Not everyone is interested in trying a journal, and keeping a journal is itself a habit to be created. But, there are benefits of tracking your daily achievements – and setbacks. Monitoring your progress over time can be a motivator to keep going, and a way to see why you’ve gotten off track.
A journal can consist of a regular notebook, stapled together paper, a boughten or printable calendar, something the size to easily carry on your person or in a vehicle or briefcase, or something larger. Something specific to journaling or not. It can be the notes function on your phone, an app you enjoy, etc. When I conduct my weight management psychotherapy groups I give everyone, men and women, a variety of different types and sizes of notebooks/journals to choose from. Journaling is not just for women, for any men out there who may think so!
Journaling can keep you consistent, and forces you to take the time to slow down, focus, and process your thoughts and the what, why, how, when, where of this journey. You can look back on your journal to consider how things are going, where changes need to be made, evaluate your overall wellness, and develop greater self-awareness. When you reward yourself for all of this hard work, a huge part is self-praise and a “great job self!” Keeping a journal is a visual reminder of that hard work, and gives you something to look back on and be proud of. Even if you are feeling down and you aren’t meeting your goals, your journal is a reminder you are trying, and continuing to try is of ultimate importance with weight loss. Your journal can also help you track progress for those tangible rewards you’ve decided to give yourself along the way.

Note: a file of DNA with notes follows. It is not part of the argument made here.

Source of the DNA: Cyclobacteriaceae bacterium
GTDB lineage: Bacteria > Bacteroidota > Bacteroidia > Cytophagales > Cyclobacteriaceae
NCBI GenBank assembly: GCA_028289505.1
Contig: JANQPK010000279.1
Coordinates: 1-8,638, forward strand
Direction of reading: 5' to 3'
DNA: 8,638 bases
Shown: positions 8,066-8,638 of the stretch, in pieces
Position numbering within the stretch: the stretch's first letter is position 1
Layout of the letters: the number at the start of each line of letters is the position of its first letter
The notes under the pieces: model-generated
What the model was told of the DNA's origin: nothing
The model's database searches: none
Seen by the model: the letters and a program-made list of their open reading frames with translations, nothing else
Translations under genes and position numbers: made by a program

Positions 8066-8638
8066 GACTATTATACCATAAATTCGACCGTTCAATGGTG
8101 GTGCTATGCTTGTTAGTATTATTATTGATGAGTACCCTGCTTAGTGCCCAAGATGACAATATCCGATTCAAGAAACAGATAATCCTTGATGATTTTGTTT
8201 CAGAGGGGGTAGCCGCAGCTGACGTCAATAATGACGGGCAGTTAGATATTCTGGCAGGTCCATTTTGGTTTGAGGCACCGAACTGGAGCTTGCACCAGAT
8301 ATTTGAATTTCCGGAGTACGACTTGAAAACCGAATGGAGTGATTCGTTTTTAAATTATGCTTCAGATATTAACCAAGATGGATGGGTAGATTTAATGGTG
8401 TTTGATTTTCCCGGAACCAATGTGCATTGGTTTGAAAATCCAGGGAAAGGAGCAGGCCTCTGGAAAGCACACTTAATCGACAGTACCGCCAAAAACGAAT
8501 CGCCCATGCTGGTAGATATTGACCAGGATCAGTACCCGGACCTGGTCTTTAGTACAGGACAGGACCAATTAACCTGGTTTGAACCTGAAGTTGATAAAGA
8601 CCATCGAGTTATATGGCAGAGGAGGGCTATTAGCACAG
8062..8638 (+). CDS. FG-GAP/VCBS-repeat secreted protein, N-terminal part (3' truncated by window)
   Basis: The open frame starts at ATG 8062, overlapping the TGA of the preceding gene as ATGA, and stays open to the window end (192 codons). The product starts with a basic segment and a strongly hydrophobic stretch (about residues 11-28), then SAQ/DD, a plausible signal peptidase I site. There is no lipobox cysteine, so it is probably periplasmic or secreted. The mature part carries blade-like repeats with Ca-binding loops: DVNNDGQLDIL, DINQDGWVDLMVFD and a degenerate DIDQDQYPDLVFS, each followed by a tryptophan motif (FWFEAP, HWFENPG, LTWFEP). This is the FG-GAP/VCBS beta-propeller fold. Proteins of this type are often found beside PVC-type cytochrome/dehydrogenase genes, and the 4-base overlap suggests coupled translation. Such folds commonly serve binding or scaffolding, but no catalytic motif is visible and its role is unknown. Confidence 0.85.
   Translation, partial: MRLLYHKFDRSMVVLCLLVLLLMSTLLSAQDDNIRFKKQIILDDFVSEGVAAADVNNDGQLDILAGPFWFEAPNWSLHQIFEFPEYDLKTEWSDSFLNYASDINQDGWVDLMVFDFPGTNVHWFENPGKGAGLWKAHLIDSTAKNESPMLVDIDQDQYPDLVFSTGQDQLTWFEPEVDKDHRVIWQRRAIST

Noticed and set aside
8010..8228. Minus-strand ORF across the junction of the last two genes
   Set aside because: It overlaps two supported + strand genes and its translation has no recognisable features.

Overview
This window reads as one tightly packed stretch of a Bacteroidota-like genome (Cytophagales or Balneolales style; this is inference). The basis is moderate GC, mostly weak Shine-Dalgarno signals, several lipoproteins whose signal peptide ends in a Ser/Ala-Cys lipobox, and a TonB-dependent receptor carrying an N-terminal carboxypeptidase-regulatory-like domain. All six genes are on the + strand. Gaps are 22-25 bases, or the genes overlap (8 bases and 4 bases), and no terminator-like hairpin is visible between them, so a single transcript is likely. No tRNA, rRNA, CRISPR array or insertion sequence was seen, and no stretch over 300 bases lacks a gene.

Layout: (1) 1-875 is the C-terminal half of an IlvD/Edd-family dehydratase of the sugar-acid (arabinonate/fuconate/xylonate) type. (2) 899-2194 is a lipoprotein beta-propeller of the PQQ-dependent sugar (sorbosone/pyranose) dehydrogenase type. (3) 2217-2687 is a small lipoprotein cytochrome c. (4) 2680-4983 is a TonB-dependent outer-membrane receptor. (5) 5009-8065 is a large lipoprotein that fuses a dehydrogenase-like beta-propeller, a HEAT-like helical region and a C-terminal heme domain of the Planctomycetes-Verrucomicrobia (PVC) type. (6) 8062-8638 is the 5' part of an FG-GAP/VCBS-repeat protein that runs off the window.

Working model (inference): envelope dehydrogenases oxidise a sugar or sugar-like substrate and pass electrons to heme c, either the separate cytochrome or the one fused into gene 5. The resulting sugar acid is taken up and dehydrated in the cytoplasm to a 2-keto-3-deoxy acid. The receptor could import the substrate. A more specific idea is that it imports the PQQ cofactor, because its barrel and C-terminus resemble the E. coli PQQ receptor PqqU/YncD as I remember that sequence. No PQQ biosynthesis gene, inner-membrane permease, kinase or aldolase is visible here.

Things to journal about…
- Plan your day/week/month in advance.
- Write down goals and how you will achieve them.
- Write down each day your exercise and nutrition.
- Track your sleep.
- Looking back on sleep habits, and identifying patterns may help you learn to adapt your sleep – or adapt your routine to catch up for lack of sleep.
- Poor sleep can be caused by too few calories, working out too close to bedtime, excessive caffeine, overwhelming emotions, stress, etc.
- Pay attention to how all of these relate.
- Write down emotions/thoughts/situations each day, or each time you eat.
- This will help you begin monitoring how your emotions impact your behavior (meal choices, whether you exercise, negative habits such as alcohol).
- Other situational factors are known hormone fluctuations, such as that-time-of-the-month, which truly impact weight loss efforts periodically.
- Monitoring this can help you stay centered, about your progress and emotionally to stay on track.
- Write down motivational quotes and messages.
- Write down a daily positive self-statement.
- Take some time to consider where you are at in life, how do you feel day-to-day?
- Are there things you continually wish you could change?
- Do you have fears/worries about your future?
- Are you continually feeling unhappy or like you are not meeting your potential?
Allowing yourself the time to sit down and self-evaluate is so important to overall wellness. Until we take the time to think about ourselves, our lives, our wellness, we will stay stuck where we are or cycle backward after each effort for change. Really work to understand yourself on this journey and success will be more likely!